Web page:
You should not eat mushrooms because a large portion of wild mushrooms are either inedile or outright poisonous. There are more than 10,000 known types of mushrooms in North America alone, and many consider this figure to be only the tip of the iceberg. However, according to the Wiley Online Library, only 487 of these mushrooms are edible from what first appears a great choice. Europe has an additional 629 edible mushrooms.
The rest of the article will cover many of your questions on why you should not eat mushrooms.
How many varieties of mushrooms will make you ill?
At this point, it is possible to separate the known types into groups:
- Roughly 50% are inedible or indigestible.
- About 20% will make you ill, although you will most likely recover.
- 1% are poisonous and could kill you!
- Of the remainder, 25% are edible, with an unpleasant taste or no taste at all.
- That leaves a safe choice of just 4%.
Are mushrooms and toadstools different?
You may picture a toadstool as the umbrella-shaped mushroom where a fairy lives below, or you may think they are the toxic, inedible mushroom of the fungi family. Whereas you may believe the simple white mushroom is the one we can eat. Unfortunately, this is a misunderstanding, and there is no scientific evidence to determine if there is a difference between the two, which means that mushrooms can also be inedible.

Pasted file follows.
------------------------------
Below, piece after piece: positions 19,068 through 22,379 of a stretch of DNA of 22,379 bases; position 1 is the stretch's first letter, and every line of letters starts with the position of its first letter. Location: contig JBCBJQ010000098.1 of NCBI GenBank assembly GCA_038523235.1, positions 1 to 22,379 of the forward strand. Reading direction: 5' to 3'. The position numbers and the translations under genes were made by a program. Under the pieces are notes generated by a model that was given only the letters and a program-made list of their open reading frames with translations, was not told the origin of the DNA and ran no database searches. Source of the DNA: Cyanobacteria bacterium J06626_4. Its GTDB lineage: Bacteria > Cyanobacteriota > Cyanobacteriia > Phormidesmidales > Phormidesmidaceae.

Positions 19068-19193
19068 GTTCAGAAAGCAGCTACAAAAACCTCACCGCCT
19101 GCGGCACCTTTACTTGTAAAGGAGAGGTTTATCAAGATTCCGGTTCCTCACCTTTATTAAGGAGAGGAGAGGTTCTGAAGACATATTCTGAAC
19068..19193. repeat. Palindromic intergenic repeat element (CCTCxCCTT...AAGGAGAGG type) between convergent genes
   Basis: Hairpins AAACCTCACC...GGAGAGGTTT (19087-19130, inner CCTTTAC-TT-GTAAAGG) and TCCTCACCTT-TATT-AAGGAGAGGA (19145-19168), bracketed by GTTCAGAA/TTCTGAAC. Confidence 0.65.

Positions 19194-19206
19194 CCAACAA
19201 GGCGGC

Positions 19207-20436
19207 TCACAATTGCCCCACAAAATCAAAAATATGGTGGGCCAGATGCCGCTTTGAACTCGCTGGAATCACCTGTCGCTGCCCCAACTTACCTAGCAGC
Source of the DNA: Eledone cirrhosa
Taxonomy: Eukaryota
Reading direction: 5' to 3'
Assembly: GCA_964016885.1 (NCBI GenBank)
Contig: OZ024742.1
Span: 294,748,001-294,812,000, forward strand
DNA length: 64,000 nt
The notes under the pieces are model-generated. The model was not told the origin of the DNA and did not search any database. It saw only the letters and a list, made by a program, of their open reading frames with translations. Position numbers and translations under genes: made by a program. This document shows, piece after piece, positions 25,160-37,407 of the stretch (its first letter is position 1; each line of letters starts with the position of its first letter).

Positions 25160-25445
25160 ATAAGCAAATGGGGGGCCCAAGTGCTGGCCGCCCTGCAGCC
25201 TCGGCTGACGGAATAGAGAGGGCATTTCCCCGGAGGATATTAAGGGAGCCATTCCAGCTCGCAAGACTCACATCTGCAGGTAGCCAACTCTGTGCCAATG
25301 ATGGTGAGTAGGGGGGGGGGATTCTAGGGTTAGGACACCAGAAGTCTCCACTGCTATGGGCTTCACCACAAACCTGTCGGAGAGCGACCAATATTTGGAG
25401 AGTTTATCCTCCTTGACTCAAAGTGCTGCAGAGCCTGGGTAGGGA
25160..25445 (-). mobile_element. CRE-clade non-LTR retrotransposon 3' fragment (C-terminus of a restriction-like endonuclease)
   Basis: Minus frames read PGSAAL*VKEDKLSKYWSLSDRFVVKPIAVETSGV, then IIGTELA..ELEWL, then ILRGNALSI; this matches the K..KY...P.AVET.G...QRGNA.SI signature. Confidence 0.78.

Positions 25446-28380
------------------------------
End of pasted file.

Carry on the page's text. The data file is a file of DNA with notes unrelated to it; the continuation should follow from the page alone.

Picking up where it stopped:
How many poisonings occur from eating mushrooms
The exact numbers from around the world can be complex because of the lack of recorded data. However, the USA has detailed information from the last 30 years through the National Poison Data System NPDS, accounting for 133,700 cases attributed to poisoning, primarily by ingestion, mainly causing minor stomach upset.
- 704 resulted in significant harm to the person.
- 51 deaths.
European countries such as France and Belgium have recorded similar statistics.
The seven most poisonous mushrooms
The Encyclopedia Britannica states that 70-80 mushrooms are poisonous, but only a few are deadly when eaten. The most deadly of the group includes seven varieties as they closely resemble safe fungi. Most fatalities occur when consuming one or more species of mushroom from this group of seven.